I generally look forward to preseason football. No, not for the quality of play on the field. I like coming to preseason football because I enjoy photographing the Charger Girls. You see, photography is my passion and who wouldn’t like to photograph 28 of the most beautiful girls you’ve ever seen. So, it’s a tremendous opportunity to indulge in two of my favorite things…photography and watching pretty girls.
But as some of you may have known, I had some difficulties during last year’s preseason game, when unbeknownst to season ticket holders, the Chargers changed their camera policy to a more restrictive and, frankly, ridiculous policy. I became so frustrated that I wrote a letter to Dean Spanos, the president of the Chargers to discuss my grievances. And I encouraged other season ticket holders to do the same.
Well apparently our efforts were successful and this year the Chargers amended their camera policy to something more reasonable (6″ lenses are now allowed). Furthermore, they let the season ticket holders know in advance and in writing…something they didn’t do last year.
So, they got it right and took a stand in favor of the fans…fans like me who buy expensive tickets and expensive merchandise and expensive concessions in this horrible economy. They got it right for fans like me who support the team with our hard earned dollars. They got it right for fans like me whom the Chargers need to get the political support to get their new stadium deal done, either here in San Diego or in Los Angeles, where I live.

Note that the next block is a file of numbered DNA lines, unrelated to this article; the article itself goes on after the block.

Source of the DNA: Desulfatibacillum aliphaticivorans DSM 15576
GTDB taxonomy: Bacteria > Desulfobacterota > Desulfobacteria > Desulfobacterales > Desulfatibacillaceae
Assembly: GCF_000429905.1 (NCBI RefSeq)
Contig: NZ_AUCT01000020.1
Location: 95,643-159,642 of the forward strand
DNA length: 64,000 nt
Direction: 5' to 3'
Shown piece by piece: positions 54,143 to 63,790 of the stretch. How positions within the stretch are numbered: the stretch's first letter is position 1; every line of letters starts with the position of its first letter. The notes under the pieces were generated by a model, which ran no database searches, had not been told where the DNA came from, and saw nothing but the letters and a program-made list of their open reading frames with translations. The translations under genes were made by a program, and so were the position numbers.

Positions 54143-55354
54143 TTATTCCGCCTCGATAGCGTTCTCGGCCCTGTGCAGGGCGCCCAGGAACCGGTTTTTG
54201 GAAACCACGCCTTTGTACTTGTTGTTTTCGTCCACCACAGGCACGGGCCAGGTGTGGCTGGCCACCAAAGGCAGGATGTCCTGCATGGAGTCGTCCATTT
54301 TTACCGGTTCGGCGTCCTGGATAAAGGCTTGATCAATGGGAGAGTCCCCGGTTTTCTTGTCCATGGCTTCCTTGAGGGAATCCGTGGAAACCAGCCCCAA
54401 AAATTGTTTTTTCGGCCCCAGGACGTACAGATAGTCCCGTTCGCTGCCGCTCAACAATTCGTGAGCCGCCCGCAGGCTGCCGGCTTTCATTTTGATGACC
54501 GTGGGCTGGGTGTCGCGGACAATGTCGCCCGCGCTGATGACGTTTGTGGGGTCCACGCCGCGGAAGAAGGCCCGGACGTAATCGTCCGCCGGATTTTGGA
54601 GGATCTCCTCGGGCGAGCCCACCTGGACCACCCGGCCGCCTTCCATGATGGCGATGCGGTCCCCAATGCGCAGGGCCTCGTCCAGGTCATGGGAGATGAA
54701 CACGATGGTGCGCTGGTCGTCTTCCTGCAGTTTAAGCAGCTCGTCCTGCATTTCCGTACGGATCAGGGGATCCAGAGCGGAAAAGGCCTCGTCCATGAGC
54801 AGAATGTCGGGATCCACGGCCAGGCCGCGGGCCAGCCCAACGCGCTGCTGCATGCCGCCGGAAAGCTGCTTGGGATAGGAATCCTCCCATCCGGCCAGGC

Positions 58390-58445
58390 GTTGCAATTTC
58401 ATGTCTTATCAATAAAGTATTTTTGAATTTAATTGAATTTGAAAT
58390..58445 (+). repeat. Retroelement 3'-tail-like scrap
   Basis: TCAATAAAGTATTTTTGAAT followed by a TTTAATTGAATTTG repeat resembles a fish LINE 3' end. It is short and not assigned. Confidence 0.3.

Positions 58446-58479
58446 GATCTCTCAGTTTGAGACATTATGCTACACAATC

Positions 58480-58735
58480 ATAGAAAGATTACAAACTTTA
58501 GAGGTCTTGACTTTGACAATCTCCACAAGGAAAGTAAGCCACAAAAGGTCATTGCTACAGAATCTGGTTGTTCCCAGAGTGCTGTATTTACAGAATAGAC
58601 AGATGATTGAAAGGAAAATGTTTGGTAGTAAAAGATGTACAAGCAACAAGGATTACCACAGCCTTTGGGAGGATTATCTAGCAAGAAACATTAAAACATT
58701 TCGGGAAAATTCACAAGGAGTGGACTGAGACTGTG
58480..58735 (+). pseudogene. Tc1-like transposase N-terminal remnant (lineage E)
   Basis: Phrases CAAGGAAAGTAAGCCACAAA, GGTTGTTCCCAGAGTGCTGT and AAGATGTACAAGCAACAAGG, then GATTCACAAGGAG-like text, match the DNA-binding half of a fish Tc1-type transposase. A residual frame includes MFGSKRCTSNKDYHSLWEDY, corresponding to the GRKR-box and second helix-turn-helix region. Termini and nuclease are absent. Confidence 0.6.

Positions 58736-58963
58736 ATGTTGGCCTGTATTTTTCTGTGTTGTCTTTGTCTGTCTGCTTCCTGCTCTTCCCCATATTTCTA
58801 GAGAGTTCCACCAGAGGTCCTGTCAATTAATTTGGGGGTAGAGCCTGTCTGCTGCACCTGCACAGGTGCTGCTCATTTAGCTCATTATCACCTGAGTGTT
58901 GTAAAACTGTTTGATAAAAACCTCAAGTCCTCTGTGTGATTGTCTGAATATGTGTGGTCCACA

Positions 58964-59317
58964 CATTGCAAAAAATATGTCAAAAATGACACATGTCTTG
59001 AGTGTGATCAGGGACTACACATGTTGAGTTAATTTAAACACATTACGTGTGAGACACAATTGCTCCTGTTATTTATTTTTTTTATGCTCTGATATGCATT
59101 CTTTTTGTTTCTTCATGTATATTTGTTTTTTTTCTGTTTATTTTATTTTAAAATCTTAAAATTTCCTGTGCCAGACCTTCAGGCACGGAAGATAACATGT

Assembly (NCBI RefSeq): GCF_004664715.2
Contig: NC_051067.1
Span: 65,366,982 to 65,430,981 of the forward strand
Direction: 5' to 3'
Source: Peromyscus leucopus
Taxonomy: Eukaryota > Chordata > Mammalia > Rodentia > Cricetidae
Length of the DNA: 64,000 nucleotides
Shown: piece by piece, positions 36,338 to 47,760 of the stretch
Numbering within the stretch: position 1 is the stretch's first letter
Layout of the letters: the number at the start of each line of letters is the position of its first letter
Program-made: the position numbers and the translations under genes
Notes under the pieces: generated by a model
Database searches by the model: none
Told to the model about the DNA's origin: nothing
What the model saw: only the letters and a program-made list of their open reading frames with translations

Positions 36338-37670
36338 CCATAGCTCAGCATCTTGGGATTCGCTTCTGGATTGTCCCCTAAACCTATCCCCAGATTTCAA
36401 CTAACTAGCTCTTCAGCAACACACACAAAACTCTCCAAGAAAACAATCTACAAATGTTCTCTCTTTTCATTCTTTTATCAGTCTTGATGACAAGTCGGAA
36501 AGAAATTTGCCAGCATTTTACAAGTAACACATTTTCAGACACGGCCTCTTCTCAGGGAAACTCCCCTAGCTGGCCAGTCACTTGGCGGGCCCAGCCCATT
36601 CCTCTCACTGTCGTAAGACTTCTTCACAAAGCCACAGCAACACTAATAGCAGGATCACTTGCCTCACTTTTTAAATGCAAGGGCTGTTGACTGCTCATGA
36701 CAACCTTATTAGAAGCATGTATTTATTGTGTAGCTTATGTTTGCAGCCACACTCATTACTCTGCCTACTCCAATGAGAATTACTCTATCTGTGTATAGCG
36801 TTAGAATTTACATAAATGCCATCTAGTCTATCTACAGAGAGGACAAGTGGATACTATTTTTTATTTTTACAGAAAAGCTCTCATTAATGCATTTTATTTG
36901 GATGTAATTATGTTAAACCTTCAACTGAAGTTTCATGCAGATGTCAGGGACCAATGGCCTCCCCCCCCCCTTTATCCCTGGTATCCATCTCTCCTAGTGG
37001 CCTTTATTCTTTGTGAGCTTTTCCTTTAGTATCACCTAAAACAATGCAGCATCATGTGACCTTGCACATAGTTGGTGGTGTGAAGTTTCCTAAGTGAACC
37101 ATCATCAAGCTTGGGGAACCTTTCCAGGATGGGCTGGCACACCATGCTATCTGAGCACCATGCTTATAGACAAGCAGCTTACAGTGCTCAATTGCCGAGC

They got it right.
Now let this be a lesson for all sports teams and their billionaire owners (hey Frank McCourt, you listening)…ALWAYS LISTEN TO THE VOICE OF THE FAN. WE PAY YOUR SALARIES. WE MAKE YOUR TEAMS PROFITABLE. AND WE CAN MAKE YOUR STADIUM DREAMS A REALITY…OR WE CAN TURN THEM INTO PIPE DREAMS.
And if you don’t believe me, remember the baseball strike of 1994 -1995? How long did it take the fans to come back to the game? How long did it take to get TV ratings back to a level where it was worth it for networks to pay millions of dollars to enrich your coffers.
Every first year business student knows, the customer is always right.
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It was preseason for me too and it took me a little while to get in a good photographic groove. I was trying out a new lens, one that was less than six inches long and in compliance with the Chargers revised camera policy. As with all new equipment, it takes some time to get used to.
And I had Mad Max next to me, which forced me to contort my body a bit more than usual to get shots of the girls on the far side. But all in all, it was an enjoyable evening of photography and the Charger Girls.
Typically, I take between 1,200 and 1,600 photographs at a game. Of that amount, about 25 percent of those shots are worthy of further post processing and of those 300 or so images, I select roughy 30-50 to include in my game day articles.
But that leaves many more noteworthy photographs of the Charger Girls unseen…unseen, that is, if I didn’t post the remainders here.
So, for your enjoyment…here are the remains of the day.